Spatial Mental Representations

Barbara Tversky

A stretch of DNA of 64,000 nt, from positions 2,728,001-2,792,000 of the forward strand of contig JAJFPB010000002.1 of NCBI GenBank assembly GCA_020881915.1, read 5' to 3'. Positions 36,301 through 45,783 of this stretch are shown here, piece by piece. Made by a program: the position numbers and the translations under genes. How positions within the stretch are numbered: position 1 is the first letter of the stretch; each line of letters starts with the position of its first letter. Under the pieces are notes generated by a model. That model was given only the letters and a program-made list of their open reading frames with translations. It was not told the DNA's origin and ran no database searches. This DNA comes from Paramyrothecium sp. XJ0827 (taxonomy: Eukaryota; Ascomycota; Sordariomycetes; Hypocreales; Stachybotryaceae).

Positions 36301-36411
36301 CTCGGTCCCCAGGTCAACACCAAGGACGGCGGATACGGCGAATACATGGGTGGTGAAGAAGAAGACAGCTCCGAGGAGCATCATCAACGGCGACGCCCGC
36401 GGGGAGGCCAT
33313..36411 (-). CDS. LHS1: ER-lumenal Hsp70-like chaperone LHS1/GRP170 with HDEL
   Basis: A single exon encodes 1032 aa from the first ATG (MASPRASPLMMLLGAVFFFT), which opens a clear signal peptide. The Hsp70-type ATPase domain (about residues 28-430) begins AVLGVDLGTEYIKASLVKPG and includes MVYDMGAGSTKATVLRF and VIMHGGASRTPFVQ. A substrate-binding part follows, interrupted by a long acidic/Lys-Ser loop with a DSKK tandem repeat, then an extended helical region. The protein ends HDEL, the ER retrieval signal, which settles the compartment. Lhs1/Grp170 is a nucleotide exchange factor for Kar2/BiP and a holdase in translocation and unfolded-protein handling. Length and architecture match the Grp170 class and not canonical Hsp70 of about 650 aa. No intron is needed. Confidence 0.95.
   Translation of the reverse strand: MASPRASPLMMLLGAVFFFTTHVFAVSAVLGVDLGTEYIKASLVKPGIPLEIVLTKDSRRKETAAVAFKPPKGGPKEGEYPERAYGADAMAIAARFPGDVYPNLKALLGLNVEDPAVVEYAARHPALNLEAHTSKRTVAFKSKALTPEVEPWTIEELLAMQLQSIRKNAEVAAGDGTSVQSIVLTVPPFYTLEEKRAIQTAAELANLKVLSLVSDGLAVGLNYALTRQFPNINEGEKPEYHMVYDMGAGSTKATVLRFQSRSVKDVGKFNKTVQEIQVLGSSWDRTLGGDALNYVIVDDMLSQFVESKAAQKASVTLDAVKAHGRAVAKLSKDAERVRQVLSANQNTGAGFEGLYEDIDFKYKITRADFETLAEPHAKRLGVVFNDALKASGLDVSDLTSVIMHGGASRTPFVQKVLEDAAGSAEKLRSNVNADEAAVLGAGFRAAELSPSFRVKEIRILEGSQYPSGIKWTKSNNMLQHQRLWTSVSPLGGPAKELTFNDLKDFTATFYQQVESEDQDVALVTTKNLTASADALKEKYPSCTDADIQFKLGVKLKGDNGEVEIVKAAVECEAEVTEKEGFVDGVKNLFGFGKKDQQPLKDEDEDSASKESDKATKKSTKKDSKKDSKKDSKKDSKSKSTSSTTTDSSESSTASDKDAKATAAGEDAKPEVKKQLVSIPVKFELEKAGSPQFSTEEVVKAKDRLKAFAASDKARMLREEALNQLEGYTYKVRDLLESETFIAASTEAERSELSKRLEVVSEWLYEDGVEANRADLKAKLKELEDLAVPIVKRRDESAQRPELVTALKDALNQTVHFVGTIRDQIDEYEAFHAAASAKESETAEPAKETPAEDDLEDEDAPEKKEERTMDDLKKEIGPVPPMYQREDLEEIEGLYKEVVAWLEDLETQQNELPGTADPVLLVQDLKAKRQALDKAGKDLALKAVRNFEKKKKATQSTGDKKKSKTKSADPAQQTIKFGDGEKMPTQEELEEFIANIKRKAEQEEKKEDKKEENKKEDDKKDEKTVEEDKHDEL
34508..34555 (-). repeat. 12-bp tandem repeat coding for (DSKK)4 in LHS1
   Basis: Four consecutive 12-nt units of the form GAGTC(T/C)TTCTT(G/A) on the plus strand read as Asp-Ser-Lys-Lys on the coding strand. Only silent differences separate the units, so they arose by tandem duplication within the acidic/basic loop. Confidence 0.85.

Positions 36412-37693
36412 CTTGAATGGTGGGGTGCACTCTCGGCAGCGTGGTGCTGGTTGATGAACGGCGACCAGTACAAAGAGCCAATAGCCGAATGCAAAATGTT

Imagery as Internalized Perception. The classic work on imagery has emphasized the similarity of images to percepts and of operations on images to perceptual or physical operations. Elegant experiments have supported this view: smaller imagined features take more time to verify, larger imagined distances take more time to scan, and figures displaced by greater angles take longer to mentally rotate (see reviews by Finke and Shepard, 1986; Kosslyn, 1980). These demonstrations, however, have been done under special circumstances, such as instructing and training subjects to use imagery, and keeping pictures present. Do visual or spatial representations acquired and used under more natural circumstances have this character? Two classes of case, cognitive maps and spatial mental models, reveal other characteristics.

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